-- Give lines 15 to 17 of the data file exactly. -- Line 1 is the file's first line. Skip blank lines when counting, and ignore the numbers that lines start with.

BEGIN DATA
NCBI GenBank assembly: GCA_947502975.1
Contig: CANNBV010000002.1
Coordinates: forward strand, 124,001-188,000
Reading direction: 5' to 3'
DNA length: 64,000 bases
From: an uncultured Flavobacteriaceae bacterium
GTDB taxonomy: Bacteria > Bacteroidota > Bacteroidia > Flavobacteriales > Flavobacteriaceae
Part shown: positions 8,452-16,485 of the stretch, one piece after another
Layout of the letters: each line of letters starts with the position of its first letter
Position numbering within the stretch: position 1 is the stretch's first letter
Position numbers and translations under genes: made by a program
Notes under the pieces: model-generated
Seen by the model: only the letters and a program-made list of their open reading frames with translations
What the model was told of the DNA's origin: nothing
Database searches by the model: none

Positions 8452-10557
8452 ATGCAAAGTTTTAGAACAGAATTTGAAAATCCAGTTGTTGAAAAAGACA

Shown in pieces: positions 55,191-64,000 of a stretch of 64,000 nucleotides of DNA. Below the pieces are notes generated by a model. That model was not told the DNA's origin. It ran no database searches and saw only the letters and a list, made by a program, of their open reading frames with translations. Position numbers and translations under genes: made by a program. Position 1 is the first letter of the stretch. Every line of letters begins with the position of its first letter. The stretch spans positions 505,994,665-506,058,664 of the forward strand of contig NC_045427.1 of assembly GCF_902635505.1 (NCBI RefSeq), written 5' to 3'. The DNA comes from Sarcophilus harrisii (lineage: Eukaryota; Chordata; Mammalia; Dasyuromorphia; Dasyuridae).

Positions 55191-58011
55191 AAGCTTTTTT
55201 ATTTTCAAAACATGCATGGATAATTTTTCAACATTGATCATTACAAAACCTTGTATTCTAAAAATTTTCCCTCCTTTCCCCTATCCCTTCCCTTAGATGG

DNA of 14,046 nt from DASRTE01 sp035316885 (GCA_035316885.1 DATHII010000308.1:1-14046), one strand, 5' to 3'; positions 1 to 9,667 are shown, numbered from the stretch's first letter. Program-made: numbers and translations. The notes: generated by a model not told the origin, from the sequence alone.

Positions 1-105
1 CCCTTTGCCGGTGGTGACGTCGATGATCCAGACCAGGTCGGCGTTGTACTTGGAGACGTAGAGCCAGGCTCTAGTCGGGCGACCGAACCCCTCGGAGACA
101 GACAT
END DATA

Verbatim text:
Database searches by the model: none

Positions 8452-10557
8452 ATGCAAAGTTTTAGAACAGAATTTGAAAATCCAGTTGTTGAAAAAGACA